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Are there tests of a restrictive covenant’s reasonableness?

Regardless of their size or chosen industry, organizations will largely rely on well-constructed agreements to drive their growth, profitability and relations. Unfortunately, it is not uncommon for the organization to slant the contract too far toward their own benefit, putting employees or vendors in a difficult position. Fortunately, elements of the agreement can be used to impugn its own reasonableness.

Any type of restrictive covenant must be reasonable to all invested parties. Whether the restrictive covenant is a clause in an employment contract, severance package or vendor services agreement, the strong language might make the terms unreasonable, thus difficult to enforce. Generally, these covenants are in place to prohibit an individual from competing against the organization after he or she has left the business. Certain factors can be examined to determine the restrictive covenant’s unreasonableness:

  • Protectable interest: Generally, the restrictive covenant should be written to protect a tangible or measurable item. A food recipe, for example, or a process improvement could be considered protectable interests. Attempts to limit vague concepts of experience, knowledge or understanding will likely be considered unreasonable.
  • Temporal limits: Non-compete restrictions will almost certainly include language regarding duration. In general, the restrictive duration is around two years. Longer than that, or vague language might make the terms of the contract unreasonable.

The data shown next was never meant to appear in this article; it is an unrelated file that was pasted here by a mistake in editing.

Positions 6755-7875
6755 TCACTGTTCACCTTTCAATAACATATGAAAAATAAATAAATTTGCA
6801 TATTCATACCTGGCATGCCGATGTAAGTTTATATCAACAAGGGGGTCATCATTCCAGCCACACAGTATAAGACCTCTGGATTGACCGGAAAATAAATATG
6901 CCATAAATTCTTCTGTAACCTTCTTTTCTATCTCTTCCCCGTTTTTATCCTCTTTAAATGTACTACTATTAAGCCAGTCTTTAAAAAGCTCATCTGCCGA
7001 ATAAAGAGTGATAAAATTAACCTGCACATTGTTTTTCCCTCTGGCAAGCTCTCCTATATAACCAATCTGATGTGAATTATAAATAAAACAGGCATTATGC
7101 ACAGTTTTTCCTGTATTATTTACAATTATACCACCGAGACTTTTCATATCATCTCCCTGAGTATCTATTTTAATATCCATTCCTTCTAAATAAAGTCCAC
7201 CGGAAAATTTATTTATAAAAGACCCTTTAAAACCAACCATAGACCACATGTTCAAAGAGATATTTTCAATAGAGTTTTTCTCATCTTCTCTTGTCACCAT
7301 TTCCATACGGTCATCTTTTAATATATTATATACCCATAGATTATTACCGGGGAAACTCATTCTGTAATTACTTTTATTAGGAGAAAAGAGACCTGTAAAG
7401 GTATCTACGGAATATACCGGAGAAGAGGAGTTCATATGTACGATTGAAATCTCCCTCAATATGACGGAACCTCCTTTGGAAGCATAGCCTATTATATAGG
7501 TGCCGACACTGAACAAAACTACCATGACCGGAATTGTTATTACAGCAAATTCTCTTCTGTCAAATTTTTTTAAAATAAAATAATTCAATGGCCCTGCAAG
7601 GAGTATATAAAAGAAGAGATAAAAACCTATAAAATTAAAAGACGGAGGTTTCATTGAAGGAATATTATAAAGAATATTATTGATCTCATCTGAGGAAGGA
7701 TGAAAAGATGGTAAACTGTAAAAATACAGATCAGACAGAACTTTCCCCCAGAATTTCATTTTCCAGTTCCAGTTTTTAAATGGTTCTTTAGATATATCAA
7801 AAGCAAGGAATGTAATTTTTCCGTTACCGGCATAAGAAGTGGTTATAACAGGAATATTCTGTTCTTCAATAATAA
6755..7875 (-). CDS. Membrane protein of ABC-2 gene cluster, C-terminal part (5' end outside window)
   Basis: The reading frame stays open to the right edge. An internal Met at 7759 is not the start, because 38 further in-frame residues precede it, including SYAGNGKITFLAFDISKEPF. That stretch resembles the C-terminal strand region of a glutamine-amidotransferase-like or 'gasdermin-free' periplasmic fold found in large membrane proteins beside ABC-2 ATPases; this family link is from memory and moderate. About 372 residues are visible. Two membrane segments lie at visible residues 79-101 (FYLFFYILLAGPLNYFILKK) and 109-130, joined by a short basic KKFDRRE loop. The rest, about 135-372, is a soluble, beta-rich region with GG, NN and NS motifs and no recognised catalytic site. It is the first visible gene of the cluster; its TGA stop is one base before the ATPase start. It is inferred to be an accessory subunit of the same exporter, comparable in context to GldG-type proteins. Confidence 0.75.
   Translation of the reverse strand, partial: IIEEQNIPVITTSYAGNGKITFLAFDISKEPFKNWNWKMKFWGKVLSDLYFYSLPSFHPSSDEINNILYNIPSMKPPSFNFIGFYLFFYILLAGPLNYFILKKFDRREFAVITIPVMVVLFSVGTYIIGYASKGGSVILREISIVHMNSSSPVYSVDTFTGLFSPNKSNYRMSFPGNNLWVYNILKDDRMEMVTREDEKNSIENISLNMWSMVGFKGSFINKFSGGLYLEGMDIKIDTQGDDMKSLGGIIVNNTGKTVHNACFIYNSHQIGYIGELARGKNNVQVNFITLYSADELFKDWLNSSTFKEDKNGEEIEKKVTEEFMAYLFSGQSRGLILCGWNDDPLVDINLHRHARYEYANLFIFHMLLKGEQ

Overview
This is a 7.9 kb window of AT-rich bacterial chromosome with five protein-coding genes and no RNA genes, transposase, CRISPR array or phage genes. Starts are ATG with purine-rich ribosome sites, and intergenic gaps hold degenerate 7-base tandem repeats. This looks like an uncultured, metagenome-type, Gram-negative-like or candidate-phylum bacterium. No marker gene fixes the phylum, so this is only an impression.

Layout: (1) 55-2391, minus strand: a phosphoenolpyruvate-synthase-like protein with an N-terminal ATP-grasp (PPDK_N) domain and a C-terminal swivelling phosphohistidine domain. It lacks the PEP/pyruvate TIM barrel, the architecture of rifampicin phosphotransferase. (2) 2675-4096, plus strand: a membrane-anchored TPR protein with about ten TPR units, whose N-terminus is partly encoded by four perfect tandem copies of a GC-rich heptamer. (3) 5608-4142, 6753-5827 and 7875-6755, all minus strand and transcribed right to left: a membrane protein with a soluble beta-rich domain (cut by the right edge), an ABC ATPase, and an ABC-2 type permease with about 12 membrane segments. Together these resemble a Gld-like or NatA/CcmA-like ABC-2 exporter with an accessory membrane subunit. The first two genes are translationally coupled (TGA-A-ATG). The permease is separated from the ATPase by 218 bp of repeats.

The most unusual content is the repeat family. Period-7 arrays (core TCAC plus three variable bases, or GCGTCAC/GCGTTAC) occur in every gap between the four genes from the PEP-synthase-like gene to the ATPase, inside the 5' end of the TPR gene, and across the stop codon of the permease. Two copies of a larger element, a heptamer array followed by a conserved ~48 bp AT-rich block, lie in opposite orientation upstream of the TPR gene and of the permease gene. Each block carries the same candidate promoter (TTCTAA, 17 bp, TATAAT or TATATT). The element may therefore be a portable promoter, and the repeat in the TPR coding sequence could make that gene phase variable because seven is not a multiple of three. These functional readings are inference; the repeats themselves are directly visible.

• Ambiguity: While the business will likely finely craft the language of the agreement to favor their own interests, they might rely on vague wording to protect themselves. In any business contract, clear language is the gold standard. A restrictive covenant that leans on ambiguous language will likely be seen as unreasonable.

Whether they exist in a franchise agreement, employment contract or services agreement, a restrictive covenant must be fair and reasonable. The business has every right to protect itself but must resist the temptation to insert terms into the contract that could be considered unreasonable.

When drafting a business contract, it is wise to seek the guidance of an experienced lawyer who can answer your questions and provide the direction you need.